The site has 341,627 fans. American Express has 80,566 fans and Glee has over 8,000,000 fans, so clearly there is plenty of room for growth. (In my own circle of FB friends, 14 are fans of Glee. Wow. Must mean I have a lot of twisted, sarcastic, trendy friends. Yay!) But more than that, people are showing signs of correlating content to content...they enjoy Glee, they enjoy (or dispise) Sue, Sue promotes AE Members Project...they become engaged with AE Members Project...they think positively about AE.)

Of course, there is data I don't have: how much money was spent in budget for marketing this campaign compared to overall marketing of AE, GLee, and the Members Project - and how this activity impacts the financials of AE or even the public perception of the brand. But the idea here is that there is an equation worth investigating when it comes to baking a successful social media strategy for a large corporation; use your existing partnerships...pithy up your areas of opportunity to build the strongest campaigns and add into those campaigns these ingredients:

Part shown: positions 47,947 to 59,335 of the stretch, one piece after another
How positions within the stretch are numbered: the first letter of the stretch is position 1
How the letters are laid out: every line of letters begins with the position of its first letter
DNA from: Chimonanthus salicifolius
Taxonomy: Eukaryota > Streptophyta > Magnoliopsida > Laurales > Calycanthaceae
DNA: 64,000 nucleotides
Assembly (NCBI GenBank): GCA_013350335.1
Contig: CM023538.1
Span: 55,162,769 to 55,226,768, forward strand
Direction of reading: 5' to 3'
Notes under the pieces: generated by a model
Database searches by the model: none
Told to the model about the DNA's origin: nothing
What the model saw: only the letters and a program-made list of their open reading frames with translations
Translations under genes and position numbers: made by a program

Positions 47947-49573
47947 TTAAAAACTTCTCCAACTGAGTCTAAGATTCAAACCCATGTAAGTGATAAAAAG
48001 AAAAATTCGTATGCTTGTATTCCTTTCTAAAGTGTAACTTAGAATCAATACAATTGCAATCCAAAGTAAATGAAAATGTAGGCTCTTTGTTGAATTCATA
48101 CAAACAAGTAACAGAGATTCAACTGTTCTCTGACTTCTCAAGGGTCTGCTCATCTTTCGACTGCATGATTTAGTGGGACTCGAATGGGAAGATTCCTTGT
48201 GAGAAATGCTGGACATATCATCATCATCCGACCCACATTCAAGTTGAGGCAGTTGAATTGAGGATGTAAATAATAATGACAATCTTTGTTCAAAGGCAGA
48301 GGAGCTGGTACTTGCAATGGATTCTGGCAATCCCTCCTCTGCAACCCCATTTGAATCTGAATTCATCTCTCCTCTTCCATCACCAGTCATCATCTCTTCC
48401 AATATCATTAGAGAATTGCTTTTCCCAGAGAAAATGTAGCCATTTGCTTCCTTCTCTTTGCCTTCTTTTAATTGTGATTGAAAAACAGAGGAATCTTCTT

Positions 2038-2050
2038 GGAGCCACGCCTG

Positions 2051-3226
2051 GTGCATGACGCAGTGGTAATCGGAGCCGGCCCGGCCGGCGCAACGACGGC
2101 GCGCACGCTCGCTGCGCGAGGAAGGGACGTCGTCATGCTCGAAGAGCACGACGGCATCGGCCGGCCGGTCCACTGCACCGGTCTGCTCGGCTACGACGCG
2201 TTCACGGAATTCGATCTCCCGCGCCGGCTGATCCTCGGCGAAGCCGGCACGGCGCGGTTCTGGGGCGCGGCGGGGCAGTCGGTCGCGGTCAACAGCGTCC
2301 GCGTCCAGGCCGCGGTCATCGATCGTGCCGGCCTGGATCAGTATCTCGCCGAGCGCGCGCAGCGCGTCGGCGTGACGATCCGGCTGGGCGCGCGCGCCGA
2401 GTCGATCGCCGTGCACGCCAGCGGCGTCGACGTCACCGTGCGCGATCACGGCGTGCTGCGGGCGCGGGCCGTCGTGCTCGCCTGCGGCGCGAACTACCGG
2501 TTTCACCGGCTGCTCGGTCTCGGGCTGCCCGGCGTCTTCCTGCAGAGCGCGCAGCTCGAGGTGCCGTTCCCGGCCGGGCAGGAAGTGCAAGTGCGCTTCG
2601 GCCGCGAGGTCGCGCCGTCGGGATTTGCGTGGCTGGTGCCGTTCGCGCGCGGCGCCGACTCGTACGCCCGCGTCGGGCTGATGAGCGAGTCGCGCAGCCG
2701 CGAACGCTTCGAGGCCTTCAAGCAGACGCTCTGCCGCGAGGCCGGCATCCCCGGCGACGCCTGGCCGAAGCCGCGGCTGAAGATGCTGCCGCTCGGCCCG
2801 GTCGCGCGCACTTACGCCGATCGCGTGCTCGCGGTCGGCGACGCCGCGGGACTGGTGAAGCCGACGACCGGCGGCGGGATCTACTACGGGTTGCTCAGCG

1. compelling content (unique, emotional, funny, slightly offensive, very funny, with kids, causes, puppies or superstar & celebrities)

2. a reason (contest, sweepstakes, prize, voting, etc.) to engage, share, comment, forward, reply

3. a concentrated brand...a robust experience...a strong following (users can tell when campaigns are low budget, slapped together last minute or not a real area of interest for the enterprise...if the company doesn't care, why should the consumer?)

It's interesting to note that for the last two years, American Express has been listed as 22, 24 for the years 2009, 2010 respectively, on Interbrand's Best Global Brands. Read an interview with Alison Bain, their head of International Advertising. Good stuff.
Anyone have insight into how much American Express commits to Members Project each year? Or how much they pay for their partnership with Glee? That would be good stuff to know, too.